While there is major concern over the amount of money paid out in malpractice suits, the main opposition to any reform comes from personal injury lawyers.
This is perhaps unsurprising when it is realised they stand to lose millions of dollars from plaintiffs who are awarded significantly high sums.
However reformers believe there has got to be some sort of cap at the very least in order to contain the growth in massive payouts.
In New York State, one reformer told reporters: “Rather than severely limiting what medical malpractice victims can receive, the proposed reforms simply put a $250,000 cap on the noneconomic damages that can be awarded to those injured as a result of a medical accident or negligence. If people lose their ability to work or provide for their family, they should be rightfully compensated for their loss (as well as, of course, for their subsequent medical bills, etc.).”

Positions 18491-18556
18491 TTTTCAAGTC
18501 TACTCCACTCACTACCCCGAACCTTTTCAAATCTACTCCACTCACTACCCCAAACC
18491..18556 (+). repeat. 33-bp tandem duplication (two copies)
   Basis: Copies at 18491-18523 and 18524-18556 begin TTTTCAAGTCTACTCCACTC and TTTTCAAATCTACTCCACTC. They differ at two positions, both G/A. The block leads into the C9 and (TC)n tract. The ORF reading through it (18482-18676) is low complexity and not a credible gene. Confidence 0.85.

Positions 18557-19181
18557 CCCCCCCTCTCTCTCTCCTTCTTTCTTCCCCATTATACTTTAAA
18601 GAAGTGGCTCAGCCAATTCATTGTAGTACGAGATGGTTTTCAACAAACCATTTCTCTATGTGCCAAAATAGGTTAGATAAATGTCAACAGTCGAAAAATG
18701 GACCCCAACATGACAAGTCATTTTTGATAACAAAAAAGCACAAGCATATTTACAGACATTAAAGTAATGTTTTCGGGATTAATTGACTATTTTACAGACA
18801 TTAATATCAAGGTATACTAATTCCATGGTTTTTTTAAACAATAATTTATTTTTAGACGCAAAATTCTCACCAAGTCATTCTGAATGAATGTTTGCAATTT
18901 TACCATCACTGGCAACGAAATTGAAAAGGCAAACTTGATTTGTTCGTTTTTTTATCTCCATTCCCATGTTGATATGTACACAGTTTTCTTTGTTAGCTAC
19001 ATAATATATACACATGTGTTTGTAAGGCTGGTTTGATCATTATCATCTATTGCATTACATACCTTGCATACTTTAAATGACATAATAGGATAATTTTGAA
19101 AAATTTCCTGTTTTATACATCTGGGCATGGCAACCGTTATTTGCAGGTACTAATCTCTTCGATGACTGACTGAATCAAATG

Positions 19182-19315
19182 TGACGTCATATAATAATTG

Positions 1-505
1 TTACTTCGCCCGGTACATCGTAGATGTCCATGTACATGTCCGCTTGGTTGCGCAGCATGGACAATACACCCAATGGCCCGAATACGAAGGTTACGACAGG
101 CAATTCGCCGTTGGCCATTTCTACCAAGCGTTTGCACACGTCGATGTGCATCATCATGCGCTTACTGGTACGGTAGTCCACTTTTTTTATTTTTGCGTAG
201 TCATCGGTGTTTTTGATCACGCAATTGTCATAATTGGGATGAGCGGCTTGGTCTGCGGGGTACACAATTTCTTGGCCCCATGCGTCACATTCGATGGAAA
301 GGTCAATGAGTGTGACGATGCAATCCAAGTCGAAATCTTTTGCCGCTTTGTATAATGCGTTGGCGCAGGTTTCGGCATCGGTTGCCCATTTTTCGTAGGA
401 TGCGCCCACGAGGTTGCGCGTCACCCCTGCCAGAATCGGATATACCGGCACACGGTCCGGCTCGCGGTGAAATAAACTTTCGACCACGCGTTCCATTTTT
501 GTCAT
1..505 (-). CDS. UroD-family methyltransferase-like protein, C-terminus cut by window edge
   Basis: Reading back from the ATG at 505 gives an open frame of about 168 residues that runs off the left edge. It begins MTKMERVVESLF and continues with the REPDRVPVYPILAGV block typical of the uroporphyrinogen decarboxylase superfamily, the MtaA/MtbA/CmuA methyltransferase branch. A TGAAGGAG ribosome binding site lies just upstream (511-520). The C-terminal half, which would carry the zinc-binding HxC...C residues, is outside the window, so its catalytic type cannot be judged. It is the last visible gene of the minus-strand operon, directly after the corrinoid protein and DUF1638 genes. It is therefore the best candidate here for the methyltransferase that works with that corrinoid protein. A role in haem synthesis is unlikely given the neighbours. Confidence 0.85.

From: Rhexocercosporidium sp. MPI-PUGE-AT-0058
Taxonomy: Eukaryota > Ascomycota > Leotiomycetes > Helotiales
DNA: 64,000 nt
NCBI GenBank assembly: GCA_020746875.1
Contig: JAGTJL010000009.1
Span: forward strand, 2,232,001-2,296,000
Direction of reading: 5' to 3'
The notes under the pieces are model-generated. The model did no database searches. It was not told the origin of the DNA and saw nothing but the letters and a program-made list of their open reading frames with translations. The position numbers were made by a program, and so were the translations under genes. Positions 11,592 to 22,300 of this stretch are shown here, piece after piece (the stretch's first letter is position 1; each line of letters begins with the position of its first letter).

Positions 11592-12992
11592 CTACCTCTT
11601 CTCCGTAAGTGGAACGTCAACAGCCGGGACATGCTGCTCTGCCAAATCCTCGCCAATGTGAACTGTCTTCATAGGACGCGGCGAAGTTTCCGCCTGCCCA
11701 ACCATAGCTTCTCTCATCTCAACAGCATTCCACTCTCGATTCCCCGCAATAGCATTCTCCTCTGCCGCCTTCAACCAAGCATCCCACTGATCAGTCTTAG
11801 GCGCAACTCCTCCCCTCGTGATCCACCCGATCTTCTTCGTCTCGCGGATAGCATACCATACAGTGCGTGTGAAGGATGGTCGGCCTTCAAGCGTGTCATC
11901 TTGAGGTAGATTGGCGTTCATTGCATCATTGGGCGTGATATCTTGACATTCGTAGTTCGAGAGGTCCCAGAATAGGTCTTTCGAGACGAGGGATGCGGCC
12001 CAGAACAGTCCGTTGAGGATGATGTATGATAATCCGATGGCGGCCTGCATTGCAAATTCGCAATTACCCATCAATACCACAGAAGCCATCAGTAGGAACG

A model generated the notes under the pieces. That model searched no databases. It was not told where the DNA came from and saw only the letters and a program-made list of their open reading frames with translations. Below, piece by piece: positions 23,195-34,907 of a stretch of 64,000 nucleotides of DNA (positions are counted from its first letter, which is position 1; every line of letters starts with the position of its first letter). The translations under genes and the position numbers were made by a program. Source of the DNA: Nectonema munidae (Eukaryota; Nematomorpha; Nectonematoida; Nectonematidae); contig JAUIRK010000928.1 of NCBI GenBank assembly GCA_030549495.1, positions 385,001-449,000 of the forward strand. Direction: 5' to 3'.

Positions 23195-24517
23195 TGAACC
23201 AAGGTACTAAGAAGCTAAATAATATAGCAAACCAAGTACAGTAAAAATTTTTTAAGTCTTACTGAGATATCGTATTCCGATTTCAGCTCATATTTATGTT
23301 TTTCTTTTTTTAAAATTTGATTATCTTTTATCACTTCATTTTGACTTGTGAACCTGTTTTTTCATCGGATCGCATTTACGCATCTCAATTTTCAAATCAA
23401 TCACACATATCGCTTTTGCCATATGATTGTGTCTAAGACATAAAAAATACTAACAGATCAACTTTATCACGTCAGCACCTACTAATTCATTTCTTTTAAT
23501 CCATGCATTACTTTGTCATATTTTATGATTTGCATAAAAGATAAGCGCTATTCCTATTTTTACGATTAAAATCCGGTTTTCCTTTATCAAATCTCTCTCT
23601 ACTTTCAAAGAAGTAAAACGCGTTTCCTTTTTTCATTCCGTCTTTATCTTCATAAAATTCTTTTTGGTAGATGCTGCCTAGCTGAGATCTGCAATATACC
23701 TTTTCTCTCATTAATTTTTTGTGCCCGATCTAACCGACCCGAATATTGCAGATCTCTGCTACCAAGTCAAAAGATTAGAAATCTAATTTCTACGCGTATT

The reforms have come about in part because many medical professionals are leaving the State because of constantly rising costs in getting liability insurance; something all doctors and other medics need in case they are sued for malpractice. If too many leave, this is likely to cause a strain on an already crisis ridden medical care system in New York and elsewhere, particularly in speciality medical care.